Swedish-to-English IKEA product name dictionary


#1

Originally published at: https://boingboing.net/2017/10/18/swedish-to-english-ikea-produc.html


#2

I did not see pöpli on that list.


#3

As a Swede, I tend to wander through IKEA thinking to myself "I can’t believe foreigners don’t complain about all these (to them) nonsense-words and demand proper translations. Is it some kind of ‘exotic appeal’ thing?"
And I find foreigners trying to pronounce these names to be cringe-inducing on multiple levels.

But then probably French people think exactly the same thing about the stereotypical fancy restaurant menus.


#4

I think half the appeal is that it sounds cute to the English speaker’s ear.

For instance:


#5

Aside from IKEA names frequently being visually or (in probably not correct pronunciation) aurally pleasing; I think there is a fairly general acceptance of product names being fairly meaningless.

Trademark law creates an incentive for even nominally English names to incorporate a painful misspelling or some nonsense, since that can be a trademark where a pure description cannot; so it’s more a question of ‘does it grate horribly on the ears?’ and ‘can I use it to unambiguously locate what I seek?’

IKEA names seem to score pretty well on the former(sometimes better than the twee dreck that crawls from the bowels of startup branding hell); and while they aren’t terribly helpful for the latter, IKEA’s catalog and stores are generally considered reasonably helpful; and I don’t think they commit any grievous sins like reusing the same name for different products at unpredictable intervals.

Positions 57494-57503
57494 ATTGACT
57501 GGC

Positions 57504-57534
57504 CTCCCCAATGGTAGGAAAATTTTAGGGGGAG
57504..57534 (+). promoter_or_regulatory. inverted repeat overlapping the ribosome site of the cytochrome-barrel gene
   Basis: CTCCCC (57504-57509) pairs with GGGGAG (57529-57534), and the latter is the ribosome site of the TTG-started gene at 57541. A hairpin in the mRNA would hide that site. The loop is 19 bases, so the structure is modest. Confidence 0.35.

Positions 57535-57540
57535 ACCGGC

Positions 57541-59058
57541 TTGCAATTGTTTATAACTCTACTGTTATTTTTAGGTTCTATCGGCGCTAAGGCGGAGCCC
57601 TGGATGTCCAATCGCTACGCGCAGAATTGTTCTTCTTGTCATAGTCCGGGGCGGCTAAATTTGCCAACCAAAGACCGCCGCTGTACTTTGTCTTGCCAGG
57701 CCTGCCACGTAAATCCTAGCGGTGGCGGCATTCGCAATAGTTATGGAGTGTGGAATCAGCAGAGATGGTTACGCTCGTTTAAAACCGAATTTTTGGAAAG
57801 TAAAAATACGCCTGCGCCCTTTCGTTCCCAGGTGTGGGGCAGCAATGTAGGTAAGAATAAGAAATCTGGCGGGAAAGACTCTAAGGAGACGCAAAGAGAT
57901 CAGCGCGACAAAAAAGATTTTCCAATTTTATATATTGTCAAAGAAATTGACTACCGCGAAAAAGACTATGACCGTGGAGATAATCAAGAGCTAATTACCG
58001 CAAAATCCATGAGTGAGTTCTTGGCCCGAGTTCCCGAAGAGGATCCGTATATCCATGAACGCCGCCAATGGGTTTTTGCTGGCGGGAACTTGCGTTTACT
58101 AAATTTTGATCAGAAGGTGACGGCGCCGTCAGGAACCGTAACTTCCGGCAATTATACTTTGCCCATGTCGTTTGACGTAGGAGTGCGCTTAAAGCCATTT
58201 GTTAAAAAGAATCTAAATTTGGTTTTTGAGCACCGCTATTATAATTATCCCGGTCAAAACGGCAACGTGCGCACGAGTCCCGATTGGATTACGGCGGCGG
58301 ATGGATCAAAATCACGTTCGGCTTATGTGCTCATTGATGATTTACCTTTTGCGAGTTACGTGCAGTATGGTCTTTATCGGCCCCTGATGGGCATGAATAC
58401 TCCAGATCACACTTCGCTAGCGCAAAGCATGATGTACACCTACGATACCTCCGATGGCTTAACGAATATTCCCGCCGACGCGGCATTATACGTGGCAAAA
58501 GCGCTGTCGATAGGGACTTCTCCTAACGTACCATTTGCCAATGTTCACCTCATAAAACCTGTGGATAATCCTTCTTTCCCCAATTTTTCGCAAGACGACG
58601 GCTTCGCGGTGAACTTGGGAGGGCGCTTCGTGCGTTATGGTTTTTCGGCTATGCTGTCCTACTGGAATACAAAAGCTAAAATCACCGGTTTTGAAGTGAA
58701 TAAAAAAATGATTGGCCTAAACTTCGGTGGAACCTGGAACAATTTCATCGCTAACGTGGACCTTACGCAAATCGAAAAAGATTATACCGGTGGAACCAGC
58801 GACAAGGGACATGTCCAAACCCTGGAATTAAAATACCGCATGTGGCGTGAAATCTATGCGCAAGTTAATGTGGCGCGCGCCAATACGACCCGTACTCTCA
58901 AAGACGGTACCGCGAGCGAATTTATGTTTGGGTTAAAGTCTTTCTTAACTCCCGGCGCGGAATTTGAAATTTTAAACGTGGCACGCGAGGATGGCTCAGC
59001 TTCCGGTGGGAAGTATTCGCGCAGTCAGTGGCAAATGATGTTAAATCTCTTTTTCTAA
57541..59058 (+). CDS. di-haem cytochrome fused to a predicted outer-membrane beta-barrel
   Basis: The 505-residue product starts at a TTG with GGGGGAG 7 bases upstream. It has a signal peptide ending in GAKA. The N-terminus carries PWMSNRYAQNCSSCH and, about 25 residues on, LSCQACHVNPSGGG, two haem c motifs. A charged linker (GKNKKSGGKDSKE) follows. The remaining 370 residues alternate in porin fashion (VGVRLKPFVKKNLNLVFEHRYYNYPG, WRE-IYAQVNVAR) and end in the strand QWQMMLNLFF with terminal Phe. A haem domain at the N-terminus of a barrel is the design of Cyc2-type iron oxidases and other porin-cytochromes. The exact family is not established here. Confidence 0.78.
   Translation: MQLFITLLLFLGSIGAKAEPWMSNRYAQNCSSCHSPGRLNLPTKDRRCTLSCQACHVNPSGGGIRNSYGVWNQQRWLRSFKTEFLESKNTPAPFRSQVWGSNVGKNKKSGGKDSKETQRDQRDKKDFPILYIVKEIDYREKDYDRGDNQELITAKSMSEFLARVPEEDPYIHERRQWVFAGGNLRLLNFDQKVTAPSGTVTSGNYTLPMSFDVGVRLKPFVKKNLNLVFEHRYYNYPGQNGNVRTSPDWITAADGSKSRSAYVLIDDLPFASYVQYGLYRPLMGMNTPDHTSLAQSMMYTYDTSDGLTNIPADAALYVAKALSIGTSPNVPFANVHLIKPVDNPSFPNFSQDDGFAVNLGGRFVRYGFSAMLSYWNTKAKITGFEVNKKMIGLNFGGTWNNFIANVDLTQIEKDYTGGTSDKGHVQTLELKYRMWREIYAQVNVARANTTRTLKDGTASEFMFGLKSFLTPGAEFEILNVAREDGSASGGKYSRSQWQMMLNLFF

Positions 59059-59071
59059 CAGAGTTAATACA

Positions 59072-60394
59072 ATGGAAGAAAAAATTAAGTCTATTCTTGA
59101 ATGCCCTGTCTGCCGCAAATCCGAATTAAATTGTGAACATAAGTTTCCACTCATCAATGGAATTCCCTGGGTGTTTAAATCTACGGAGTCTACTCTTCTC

Also, at least from a quick look at this dictionary, it seems like at least some of the names wouldn’t be much more informative if translated. The knowledge that 'Bertil" is apparently a human name doesn’t make the fact that it is a chair pad any more self-explanatory; nor does knowing that ‘Basisk’ is a statement on pH tell me why it is a ceiling track light(the catalog’s description “Ceiling track, 3 spotlights, nickel plated, white” is not a translation; but it’s effectively what one would want from one).

If all the original names were utilitarian and highly descriptive; not having a translation would be a problem; but they don’t seem to be; and the descriptions are provided in the local language.


#6

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